“I told my parents I was gay and they tried to torture it out of me.”

In 2009, at the age of just 15, Alex Cooper came out to her parents as gay.

A frightening experience for any teenager, Cooper had an added weight cautioning her against coming out: She was Mormon.

And so, following the teachings of the Church that homosexuality is immoral, Cooper’s parents sent her away to Utah for “conversion therapy” for eight months, where she suffered torrents of abuse for admitting something that was at the core of who she is.

In her new memoir, Saving Alex, Cooper recounts how she was “exhausted and humiliated” by Mormon couple Tiana and Johnny Siale who promised her parents they could “cure” the young teenager of homosexuality.

“They were total strangers,” Alex said, according to Religion News.

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Cooper writes in her new book that she attempted suicide on her 16th birthday to escape the pain. Image via KUTV.

“My parents just signed over custody to them in front of me. And I knew that my parents had never met these people before.”

Now 21, Cooper says that the couple did not have any therapy qualifications and made her carry around a backpack full of rocks for 18 hours a day to symbolise “the burden she was carrying by choosing to be gay.”

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Suffering months of torture and physical abuse, Cooper writes in her new book that she attempted suicide on her 16th birthday to escape the pain.

According to the Daily Mail, she also wrote that she was often “punch[ed] in the gut” and repeatedly told that her family did not want her because “God has no place for people like [her] in His plan”.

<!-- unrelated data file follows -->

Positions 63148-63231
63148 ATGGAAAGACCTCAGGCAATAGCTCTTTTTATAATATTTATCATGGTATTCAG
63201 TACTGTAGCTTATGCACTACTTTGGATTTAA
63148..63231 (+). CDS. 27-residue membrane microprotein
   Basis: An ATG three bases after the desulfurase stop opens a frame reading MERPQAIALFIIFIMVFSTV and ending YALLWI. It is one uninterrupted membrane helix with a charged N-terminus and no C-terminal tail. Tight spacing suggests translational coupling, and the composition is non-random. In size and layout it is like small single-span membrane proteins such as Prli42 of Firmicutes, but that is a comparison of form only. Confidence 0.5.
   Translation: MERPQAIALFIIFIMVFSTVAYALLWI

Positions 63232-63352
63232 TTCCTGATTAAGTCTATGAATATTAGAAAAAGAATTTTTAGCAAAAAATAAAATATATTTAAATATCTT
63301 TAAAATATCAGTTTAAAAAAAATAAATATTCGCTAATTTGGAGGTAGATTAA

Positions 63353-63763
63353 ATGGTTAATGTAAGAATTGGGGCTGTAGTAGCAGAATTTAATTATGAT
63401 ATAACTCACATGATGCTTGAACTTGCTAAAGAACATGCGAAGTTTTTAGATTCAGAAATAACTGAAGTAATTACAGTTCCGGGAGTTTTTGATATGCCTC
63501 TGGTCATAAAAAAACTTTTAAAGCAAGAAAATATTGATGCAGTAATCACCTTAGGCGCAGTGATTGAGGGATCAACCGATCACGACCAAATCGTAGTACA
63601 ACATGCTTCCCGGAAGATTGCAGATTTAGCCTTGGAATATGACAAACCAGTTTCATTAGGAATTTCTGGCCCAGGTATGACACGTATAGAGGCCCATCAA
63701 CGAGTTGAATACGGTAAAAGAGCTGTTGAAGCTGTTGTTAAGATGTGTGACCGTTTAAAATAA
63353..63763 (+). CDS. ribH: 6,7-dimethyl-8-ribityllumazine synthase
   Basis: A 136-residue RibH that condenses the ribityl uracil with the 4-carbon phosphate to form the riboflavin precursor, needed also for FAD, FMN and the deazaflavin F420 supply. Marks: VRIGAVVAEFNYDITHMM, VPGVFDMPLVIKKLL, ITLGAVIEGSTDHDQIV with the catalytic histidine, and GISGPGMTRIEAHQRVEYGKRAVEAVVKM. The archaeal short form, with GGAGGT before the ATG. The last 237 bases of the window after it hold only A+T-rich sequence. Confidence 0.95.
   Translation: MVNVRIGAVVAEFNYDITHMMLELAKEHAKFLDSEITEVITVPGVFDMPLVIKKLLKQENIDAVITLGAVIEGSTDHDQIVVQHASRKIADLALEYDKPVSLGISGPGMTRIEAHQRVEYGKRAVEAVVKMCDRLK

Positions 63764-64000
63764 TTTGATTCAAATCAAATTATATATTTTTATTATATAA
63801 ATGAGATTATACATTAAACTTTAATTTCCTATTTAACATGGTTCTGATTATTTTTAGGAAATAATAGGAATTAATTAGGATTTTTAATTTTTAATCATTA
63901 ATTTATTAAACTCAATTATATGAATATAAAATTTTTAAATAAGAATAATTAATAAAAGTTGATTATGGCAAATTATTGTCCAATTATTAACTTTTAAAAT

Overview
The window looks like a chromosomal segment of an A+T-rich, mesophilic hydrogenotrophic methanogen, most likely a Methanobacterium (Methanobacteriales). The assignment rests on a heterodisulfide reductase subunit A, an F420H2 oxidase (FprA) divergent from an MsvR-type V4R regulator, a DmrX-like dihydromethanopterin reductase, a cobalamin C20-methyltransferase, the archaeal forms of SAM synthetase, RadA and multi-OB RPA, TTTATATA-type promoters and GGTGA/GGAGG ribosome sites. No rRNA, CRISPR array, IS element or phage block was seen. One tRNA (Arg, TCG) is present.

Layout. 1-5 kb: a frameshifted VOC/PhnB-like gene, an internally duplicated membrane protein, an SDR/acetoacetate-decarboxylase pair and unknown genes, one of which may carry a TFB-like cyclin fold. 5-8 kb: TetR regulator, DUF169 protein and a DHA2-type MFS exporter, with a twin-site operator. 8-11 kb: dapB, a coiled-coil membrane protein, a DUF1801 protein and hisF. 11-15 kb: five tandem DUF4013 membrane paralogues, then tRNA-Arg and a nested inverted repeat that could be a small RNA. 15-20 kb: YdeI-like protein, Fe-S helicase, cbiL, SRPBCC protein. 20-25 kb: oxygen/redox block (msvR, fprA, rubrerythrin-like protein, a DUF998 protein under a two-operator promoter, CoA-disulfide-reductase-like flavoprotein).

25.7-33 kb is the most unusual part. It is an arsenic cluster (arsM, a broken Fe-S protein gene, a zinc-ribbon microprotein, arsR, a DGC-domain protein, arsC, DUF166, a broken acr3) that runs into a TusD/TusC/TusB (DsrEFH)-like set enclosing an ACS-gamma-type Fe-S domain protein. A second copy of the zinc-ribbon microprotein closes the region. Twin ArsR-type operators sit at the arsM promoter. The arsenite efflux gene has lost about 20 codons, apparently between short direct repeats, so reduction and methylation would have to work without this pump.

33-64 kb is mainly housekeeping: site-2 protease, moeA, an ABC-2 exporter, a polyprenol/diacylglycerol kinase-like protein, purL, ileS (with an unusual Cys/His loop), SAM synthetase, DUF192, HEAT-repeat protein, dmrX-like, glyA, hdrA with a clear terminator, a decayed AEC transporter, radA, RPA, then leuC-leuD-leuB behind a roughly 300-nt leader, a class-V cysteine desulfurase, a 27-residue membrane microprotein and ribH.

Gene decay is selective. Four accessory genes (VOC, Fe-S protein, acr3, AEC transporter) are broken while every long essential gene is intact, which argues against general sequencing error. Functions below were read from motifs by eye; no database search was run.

Talking to KUTV, Cooper told the program the idea of conversion therapy was void of logic, reason and empathy.

“It’s like sending you to therapy to change your eye color,” she told KUTV. “It’s not going to work. What it’s going to do is damage you.”

Eventually, Cooper was allowed to go to school where she met other gay teens, who told her to contact Salt Lake attorney Paul C. Burke.

It was Burke who helped her land a court ruling allowing her to live as an openly gay teen, and allowing Cooper to live with the kind of freedom that her parents, and the Siales, had taken from her.

“No family should feel they have to choose between their faith and their child,” she wrote in an excerpt  cited by the Human Rights Campaign.

She is now battling to get states to outlaw gay conversion therapy in its entirety.

*Feature image via KUTV.

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